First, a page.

Psoma makes extensive use of the coins from other cities that were found at the sites of Maroneia and Molyvoti to support a study of the local history and to document monetary circulation in the region during Hellenistic and Roman times. Thus she extends the reach of her book into other and often pioneering directions. For example, she presents the four coins from Delos that were found at the site of Hellenistic Maroneia as evidence that complements other sources demonstrating regular contacts between Maroneia and Delos, such as several fragmentary inventories from Delos and another Delian inscription bearing a decree honoring a citizen of Maroneia. Psoma also engages in a thought-provoking socio-economic history of the region and lays the foundations for further research in this exciting area. Some of Psoma's conclusions will, undoubtedly, spark some debate. For instance, she uses the evidence of the bronze coins that bear the name and types of Adaios and that were found at Maroneia and in other Thracian cities to identify Adaios as a Macedonian general operating in the region, thereby subverting the traditional identification of Adaios as a local dynast. Also, following Picard, she concludes that certain bronze coins of Maroneia circulated in inner Thrace carrying the face value of silver coins (p. 151).2
As John H. Kroll notes in the brief preface to this book (ix-x), Psoma masterfully succeeds in telling the history of the city of Maroneia through its coinage: "Psoma demonstrates how the [numismatist] aggregates documents and reflects . . . other political or military vicissitudes of this community over time, especially as it was caught up in the power struggles for the control of Thrace and the Northern Aegean in the Hellenistic era. Such is the continuity provided by coins as historical artifacts that the author's survey of the coinage excavated at Classical and then Hellenistic Maroneia becomes in effect a history of the city itself". As Kroll also points out, Psoma's book is only one of a handful of publications (and one of even fewer studies in English) to present a complete corpus of coins from excavations carried out in Greece. Indeed, much of the excavated numismatic material that could enrich the wider socio-economic picture of the ancient Greek world remains unpublished. Psoma's book can serve as a model of organization, clarity, and depth for the hoped-for future studies.
Psoma's close study of the coinage from the sites of Maroneia and Molyvoti (the latter formerly thought to be ancient Stryme) has important implications for the topography of the region: she proves beyond any reasonable doubt that Maroneia was located on the site of Molyvoti during the Archaic and Classical periods and that, during Hellenistic times, it was moved to the site on the south slopes of Mount Ismaros near Komotini. Based on the 243 coins from the previously unlocated site of Orthagoreia that were found at Hellenistic Maroneia, Psoma also proves that Orthagoreia, which has traditionally been called a Macedonian foundation based on the coins' types, formerly occupied this Thracian site. She thereby rehabilitates the authority of Pliny, who made this identification of Orthagoreia as the original name of Maroneia in his Natural History (4.42-43). Lysimachos likely renamed Maroneia "Agathokleia" in honor of his son, but the city reverted to its original name after the execution of Agathokles in 283/282 BCE. The name of the city remained Maroneia throughout Roman and Byzantine times, and it lives on as the name of the modern town located on this site.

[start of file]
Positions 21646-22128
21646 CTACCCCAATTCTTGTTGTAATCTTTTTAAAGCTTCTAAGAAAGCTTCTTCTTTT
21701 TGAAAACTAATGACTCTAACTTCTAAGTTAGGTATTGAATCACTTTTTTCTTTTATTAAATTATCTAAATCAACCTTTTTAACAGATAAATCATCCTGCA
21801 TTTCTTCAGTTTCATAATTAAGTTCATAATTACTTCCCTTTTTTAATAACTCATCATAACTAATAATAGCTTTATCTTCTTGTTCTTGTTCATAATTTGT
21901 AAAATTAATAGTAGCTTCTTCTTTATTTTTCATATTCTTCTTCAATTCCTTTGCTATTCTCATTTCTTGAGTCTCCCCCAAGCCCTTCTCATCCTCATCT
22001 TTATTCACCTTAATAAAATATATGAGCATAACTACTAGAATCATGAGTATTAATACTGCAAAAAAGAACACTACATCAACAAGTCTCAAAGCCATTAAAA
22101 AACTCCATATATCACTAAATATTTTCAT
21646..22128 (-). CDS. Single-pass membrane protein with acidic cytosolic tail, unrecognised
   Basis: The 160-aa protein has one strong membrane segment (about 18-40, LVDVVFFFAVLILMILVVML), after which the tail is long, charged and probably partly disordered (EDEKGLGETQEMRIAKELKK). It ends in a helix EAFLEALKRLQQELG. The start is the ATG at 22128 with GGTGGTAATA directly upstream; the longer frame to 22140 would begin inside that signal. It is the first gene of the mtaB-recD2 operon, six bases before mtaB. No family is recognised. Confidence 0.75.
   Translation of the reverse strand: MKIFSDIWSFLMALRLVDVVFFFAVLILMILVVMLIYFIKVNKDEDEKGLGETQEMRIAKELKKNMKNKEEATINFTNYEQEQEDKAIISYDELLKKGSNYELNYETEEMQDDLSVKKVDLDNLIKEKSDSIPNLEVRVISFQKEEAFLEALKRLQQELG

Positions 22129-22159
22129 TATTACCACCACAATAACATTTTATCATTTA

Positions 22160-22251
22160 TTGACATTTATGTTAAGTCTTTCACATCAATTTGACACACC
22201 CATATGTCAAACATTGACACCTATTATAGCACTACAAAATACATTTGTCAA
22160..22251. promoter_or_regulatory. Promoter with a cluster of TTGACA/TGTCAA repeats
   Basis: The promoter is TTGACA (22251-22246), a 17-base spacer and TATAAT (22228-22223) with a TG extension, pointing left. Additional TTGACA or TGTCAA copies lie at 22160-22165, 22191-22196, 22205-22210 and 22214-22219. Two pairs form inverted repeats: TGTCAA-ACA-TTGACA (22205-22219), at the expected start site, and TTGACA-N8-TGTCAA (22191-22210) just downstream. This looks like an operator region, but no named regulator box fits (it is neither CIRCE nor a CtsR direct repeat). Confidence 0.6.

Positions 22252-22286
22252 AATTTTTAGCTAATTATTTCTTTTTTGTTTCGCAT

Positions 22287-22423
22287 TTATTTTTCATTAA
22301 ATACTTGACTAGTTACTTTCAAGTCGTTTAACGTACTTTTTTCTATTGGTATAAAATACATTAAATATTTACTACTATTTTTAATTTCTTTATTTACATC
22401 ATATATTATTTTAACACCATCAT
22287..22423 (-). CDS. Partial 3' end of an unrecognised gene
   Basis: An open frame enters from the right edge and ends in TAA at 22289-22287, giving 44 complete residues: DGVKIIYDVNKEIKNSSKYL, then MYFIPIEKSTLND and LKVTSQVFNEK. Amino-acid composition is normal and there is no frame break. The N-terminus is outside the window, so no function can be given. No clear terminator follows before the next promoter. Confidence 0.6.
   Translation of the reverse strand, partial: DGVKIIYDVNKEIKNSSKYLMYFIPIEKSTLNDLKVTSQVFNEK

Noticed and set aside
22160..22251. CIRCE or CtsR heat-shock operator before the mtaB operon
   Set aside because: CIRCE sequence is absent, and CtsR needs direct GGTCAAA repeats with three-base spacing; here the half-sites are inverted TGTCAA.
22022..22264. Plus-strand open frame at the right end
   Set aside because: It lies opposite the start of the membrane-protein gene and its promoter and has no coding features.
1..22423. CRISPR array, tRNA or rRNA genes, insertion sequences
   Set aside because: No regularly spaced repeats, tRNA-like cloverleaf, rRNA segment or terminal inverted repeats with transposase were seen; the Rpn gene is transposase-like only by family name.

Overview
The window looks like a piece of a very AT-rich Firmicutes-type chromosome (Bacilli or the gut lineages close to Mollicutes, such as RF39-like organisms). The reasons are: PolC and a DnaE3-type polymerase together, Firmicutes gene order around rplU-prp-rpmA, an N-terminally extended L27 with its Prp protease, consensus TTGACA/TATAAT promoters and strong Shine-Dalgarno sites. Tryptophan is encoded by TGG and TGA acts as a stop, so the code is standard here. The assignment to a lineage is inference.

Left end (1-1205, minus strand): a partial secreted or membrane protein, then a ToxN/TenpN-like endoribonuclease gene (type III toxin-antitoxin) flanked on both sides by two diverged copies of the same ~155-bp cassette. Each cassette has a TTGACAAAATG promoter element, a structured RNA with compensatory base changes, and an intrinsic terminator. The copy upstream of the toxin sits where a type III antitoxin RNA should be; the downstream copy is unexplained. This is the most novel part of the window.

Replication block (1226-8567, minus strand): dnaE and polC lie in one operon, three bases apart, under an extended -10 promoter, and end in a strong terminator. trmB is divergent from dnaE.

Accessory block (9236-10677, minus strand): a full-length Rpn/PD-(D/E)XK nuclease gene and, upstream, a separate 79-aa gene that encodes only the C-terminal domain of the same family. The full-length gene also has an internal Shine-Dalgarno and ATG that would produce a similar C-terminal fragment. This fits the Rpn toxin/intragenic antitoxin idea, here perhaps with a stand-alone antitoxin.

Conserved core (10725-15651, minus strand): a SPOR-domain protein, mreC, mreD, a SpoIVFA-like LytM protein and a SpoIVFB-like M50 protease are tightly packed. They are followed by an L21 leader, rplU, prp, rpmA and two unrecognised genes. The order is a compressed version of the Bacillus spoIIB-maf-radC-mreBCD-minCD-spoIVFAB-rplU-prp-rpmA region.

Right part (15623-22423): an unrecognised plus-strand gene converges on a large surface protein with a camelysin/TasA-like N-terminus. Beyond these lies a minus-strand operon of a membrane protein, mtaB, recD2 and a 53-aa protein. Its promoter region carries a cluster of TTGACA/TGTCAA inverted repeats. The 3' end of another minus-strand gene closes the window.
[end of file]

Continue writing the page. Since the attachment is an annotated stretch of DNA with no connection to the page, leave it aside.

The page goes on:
Let me conclude by restating the important and secure findings that emerge from Psoma's path-breaking work and that prove their importance far beyond the field of numismatics: Psoma presents significant revisions to the chronology established by Shönert-Geiss. She also proposes attributions for several series of previously unattributed bronze coins and shares important new insights on several other coin series found at the two sites (e.g. the coinage from Paroreia). Psoma invites the historian and archaeologist to rethink the history of the habitation of Maroneia: "The Classical City at Molyvoti" must be identified as Archaic and Classical Maroneia, which, in the Hellenistic era, was relocated to the slopes of Mount Ismaros near Komotini, which had originally been the site of Orthagoreia. Psoma has succeeded in organizing the large mass of coins from Maroneia into a compelling chronology. Her book will become the standard reference work for the coinage of this city and offers a lasting model for the study of the region's economic history as well.
1. Edith Shönert-Geiss, Griechisches Münzwerk: Die Münzprägung von Maroneia. Two vols. (Berlin: Akademie -Verlag Berlin, 1987).
2. Olivier Picard, "Innovations monétaires dans la Grèce du IVe siècle," CRAI (1989): 673-687.